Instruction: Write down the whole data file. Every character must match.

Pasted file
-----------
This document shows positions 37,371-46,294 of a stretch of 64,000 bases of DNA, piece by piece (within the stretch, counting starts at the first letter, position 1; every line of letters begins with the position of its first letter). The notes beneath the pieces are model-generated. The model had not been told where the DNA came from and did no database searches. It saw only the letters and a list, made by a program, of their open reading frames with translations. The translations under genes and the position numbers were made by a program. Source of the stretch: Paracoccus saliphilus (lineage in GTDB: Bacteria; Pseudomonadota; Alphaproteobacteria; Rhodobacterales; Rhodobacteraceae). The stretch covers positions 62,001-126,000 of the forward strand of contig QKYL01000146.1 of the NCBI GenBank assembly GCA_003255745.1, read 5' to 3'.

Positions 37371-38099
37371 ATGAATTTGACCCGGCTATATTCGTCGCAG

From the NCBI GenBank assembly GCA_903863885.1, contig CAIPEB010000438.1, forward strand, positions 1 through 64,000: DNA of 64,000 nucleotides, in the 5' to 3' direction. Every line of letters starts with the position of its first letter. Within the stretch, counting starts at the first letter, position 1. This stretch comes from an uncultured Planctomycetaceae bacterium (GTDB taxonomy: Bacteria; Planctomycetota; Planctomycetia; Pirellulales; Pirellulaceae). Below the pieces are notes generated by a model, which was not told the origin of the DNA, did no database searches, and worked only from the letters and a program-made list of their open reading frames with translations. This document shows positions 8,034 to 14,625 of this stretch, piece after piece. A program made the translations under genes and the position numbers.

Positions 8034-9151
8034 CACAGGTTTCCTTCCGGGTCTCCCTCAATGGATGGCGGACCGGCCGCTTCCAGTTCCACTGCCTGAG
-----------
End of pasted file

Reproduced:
This document shows positions 37,371-46,294 of a stretch of 64,000 bases of DNA, piece by piece (within the stretch, counting starts at the first letter, position 1; every line of letters begins with the position of its first letter). The notes beneath the pieces are model-generated. The model had not been told where the DNA came from and did no database searches. It saw only the letters and a list, made by a program, of their open reading frames with translations. The translations under genes and the position numbers were made by a program. Source of the stretch: Paracoccus saliphilus (lineage in GTDB: Bacteria; Pseudomonadota; Alphaproteobacteria; Rhodobacterales; Rhodobacteraceae). The stretch covers positions 62,001-126,000 of the forward strand of contig QKYL01000146.1 of the NCBI GenBank assembly GCA_003255745.1, read 5' to 3'.

Positions 37371-38099
37371 ATGAATTTGACCCGGCTATATTCGTCGCAG

From the NCBI GenBank assembly GCA_903863885.1, contig CAIPEB010000438.1, forward strand, positions 1 through 64,000: DNA of 64,000 nucleotides, in the 5' to 3' direction. Every line of letters starts with the position of its first letter. Within the stretch, counting starts at the first letter, position 1. This stretch comes from an uncultured Planctomycetaceae bacterium (GTDB taxonomy: Bacteria; Planctomycetota; Planctomycetia; Pirellulales; Pirellulaceae). Below the pieces are notes generated by a model, which was not told the origin of the DNA, did no database searches, and worked only from the letters and a program-made list of their open reading frames with translations. This document shows positions 8,034 to 14,625 of this stretch, piece after piece. A program made the translations under genes and the position numbers.

Positions 8034-9151
8034 CACAGGTTTCCTTCCGGGTCTCCCTCAATGGATGGCGGACCGGCCGCTTCCAGTTCCACTGCCTGAG